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Session5 01 Valentina_Dinica

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Presentation made at the Sustainable Tourism in Small Island Developing States conference, 23-24 November 2017, Seychelles. A partnership of the Seychelles Sustainable Tourism Foundation, IUCN WCPA Tourism and Protected Areas Specialist Group, University of Seychelles, Paris Tourism Sorbonne (IREST), and Global Sustainable Tourism Council.

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Session5 01 Valentina_Dinica

  1. 1. The prospects for environmentally sustainable tourism in New Zealand’s National Parks – testing a concessions theory of regulation Dr. Valentina Dinica Associate Professor School of Government, Victoria Business School Victoria University of Wellington, New Zealand
  2. 2. presents a ‘theory development project’ focused on four regulatory dimensions 2
  3. 3. INGREDIENTS FOR HYPOTHESES’ DEVELOPMENT: ‘DISCRETE VALUES’ OF 4 REGULATIORY DIMENSIONS 3
  4. 4. 4 Case studies in NZs Case studies so far, in NZ: - Tongariro NP (North I.) - Westland NP (South I.) - Mt. Cook NP (South I.) - Mt Aspiring NP (South I.) - Fiordland National Park (South I.)
  5. 5. Research methods (1) Manual text analysis: For the dimension of ‘PLAN PRESCRIPTIVENESS’ & METHODS OF CONCESSION ALLOCATION: • Legal instruments: the 1987 Conservation Act, the 1980 National Parks Act, the 1991 Resource Management Act, Conservation Management Strategies and National Park Management Plans. • policy documents published by the Department of Conservation • Transcribed audio recordings of online radio broadcasts For the dimensions of “CONCESSION CONTRACT DESIGN” and “MONITORING” (in addition to the above) a sample of 24 concession contracts (2) 32 Interviews (face-to-face and by phone) with DOC officials, concessionaires, recreation groups & and NGOs 5
  6. 6. 6 Main findings: The independent variables In all cases: low NP prescriptiveness, based on Recreation Opportunity Spectrum + more recently demand-based Destination Management Framework (with some ‘pockets’ of areas with moderate prescriptiveness, imposed after pressures are already obvious or unacceptable for stakeholders) MONITORING: not for tourism impacts; incomplete plans and inadequate implementation on monitoring environmental resources and biodiversity
  7. 7. 7 Main findings: Concession allocation methods and contract designs Only reactive types of concession allocation methods are used: • First-come first-served • Preferential rights to apply (for limited-supply & monopoly concessions) • Tendering the right to apply (seldom, in association with quotas) (no screening of applicants on environmental performances) Concession contracts: • ‘tailor-made’ because they differ across several activity types: aircraft-based sightseeing, guided walking, land lease for accommodation, bird watching, cave visitation; but rather standardised within each of these groups; • Static: no expectations for businesses to adopt innovations or enhance their environmental performances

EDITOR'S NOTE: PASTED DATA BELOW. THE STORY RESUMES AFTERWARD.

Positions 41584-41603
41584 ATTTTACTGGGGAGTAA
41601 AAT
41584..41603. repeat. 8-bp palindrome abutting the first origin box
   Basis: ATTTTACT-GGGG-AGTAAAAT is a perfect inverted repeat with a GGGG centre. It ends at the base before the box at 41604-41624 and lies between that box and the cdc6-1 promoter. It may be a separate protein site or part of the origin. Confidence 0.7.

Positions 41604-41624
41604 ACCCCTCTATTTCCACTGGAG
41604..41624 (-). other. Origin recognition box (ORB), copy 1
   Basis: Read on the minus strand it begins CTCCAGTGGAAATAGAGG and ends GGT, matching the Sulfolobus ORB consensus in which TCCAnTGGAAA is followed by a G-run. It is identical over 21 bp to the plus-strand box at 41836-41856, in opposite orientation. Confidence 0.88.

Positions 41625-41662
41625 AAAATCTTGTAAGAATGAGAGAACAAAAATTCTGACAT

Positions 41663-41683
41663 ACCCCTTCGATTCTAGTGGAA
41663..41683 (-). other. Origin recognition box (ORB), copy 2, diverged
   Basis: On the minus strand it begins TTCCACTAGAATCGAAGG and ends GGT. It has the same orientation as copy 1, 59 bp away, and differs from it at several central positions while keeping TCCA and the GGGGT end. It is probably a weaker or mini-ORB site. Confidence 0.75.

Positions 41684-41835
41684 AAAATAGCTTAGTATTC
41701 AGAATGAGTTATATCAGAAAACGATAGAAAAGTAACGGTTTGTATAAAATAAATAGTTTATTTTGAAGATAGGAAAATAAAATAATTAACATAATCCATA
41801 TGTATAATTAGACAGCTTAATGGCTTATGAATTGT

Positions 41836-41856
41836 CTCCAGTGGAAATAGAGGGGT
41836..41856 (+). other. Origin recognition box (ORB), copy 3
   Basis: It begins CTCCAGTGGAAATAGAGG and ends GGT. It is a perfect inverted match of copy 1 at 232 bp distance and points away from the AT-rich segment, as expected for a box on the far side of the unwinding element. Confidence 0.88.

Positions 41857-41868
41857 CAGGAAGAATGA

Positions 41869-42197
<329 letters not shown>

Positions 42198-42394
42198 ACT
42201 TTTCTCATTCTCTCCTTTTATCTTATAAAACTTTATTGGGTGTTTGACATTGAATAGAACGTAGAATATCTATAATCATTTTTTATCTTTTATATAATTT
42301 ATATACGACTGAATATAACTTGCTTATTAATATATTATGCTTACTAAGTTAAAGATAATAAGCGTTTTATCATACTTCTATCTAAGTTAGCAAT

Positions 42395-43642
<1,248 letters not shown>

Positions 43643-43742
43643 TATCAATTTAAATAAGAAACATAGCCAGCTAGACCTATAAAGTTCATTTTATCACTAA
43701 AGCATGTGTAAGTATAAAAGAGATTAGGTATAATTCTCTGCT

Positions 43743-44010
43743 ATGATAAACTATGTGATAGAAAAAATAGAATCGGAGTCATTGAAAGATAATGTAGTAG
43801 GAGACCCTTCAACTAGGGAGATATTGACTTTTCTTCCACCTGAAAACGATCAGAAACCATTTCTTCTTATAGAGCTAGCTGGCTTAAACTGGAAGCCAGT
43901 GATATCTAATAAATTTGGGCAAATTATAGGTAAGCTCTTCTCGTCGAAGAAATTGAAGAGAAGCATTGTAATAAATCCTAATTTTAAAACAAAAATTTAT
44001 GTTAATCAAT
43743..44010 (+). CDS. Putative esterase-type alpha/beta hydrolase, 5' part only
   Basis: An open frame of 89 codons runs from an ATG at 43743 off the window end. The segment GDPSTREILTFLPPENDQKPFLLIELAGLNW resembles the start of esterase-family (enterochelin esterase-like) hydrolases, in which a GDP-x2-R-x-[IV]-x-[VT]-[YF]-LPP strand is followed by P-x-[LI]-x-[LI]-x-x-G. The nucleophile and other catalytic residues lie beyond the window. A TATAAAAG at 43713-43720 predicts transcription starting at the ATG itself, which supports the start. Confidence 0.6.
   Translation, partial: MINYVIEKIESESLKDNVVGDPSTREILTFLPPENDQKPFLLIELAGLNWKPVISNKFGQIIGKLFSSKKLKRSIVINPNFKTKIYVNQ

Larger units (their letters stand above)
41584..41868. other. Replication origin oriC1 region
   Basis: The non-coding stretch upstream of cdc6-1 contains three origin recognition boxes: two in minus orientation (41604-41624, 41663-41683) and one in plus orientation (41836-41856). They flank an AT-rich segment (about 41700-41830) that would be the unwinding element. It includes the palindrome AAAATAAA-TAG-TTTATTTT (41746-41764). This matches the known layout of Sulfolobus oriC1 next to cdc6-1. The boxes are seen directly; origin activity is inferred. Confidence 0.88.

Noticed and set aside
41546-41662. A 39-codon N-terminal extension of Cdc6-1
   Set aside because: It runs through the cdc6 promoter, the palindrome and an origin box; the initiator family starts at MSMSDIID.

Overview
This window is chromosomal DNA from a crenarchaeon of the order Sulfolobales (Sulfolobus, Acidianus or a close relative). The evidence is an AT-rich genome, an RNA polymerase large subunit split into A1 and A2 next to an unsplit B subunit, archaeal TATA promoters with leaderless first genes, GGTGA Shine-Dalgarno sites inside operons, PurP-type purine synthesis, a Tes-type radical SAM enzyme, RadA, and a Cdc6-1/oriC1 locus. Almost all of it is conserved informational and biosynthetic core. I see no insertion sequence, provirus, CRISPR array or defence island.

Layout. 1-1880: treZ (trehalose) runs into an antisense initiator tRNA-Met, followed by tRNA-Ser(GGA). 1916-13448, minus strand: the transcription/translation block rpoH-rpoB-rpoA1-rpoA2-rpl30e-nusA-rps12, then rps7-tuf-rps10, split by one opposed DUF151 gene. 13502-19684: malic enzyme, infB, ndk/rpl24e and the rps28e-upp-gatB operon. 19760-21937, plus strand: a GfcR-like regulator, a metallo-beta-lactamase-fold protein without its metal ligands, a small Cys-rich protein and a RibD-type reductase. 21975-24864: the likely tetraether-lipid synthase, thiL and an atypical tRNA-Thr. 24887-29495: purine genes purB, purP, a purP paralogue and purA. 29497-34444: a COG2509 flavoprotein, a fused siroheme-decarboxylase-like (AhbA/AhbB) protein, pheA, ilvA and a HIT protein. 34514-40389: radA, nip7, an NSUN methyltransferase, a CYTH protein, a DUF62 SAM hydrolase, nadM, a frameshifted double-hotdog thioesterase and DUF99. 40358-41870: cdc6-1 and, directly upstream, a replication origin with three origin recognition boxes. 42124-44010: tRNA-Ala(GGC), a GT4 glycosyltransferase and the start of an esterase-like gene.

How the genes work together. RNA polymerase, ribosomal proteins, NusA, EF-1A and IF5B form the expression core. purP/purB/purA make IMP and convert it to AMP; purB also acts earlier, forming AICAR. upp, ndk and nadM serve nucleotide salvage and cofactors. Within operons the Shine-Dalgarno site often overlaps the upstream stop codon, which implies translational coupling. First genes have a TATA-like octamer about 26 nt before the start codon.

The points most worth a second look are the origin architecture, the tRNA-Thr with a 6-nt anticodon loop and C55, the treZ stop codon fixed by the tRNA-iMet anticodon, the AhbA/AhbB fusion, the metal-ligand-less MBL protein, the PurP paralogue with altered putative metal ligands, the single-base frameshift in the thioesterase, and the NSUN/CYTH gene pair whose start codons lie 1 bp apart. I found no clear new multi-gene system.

8. 8. 9 Hypothesis: the following regulatory features are more likely to reinforce each other negatively and nudge PA tourism towards unsustainability: - low PA plan prescriptiveness, - reactive allocation methods, - environmentally static concession designs, combined with an - over-reliance on monitoring the condition of environmental resources. Indicators for the dependent variable Empirical findings 1) growth in fossil fuel emissions and air pollution associated with concession that activities Confirmed through proxies (number and business volume of concessions for authorised activities + unauthorised helicopter flights) 2) Poor or no progress in biodiversity decline Confirmed 3) Infrastructural deterioration (e.g. track and soil erosion) with ecosystem integrity implications Fragmented evidence on hiking tracks, bridges; too few ranges available for monitoring 4) Declining condition of flora and/or fauna Impacts on birdlife and some marine species (penguins, seals) 5) deterioration environmental quality indicators for fresh waters and soil within and around PAs zones with tourism concessions Confirmed in some hotspots, especially in (human) waste & sewerage spill incidents 6) Contamination ( viruses, fungi, bacteria) of biodiversity through concessionaire equipment or visitor behaviour Dydimo issues in some areas (but recreationist and independent visitors contributing too)
  9. 9. 9 PhD opportunities Those interested in developing new hypotheses based on this theoretical framework, and testing them on terrestrial or marine Protected Areas are welcome to contact me to discuss PhD research opportunities. Victoria University of Wellington in New Zealand offers PhD scholarships and contributions to living expenses for students from some developing countries, BUT - The approval process is a very competitive - Applicants needs to have a quality research proposal that aligns very well with the research agenda of a university academic For more information: Valentina.Dinica@vuw.ac.nz

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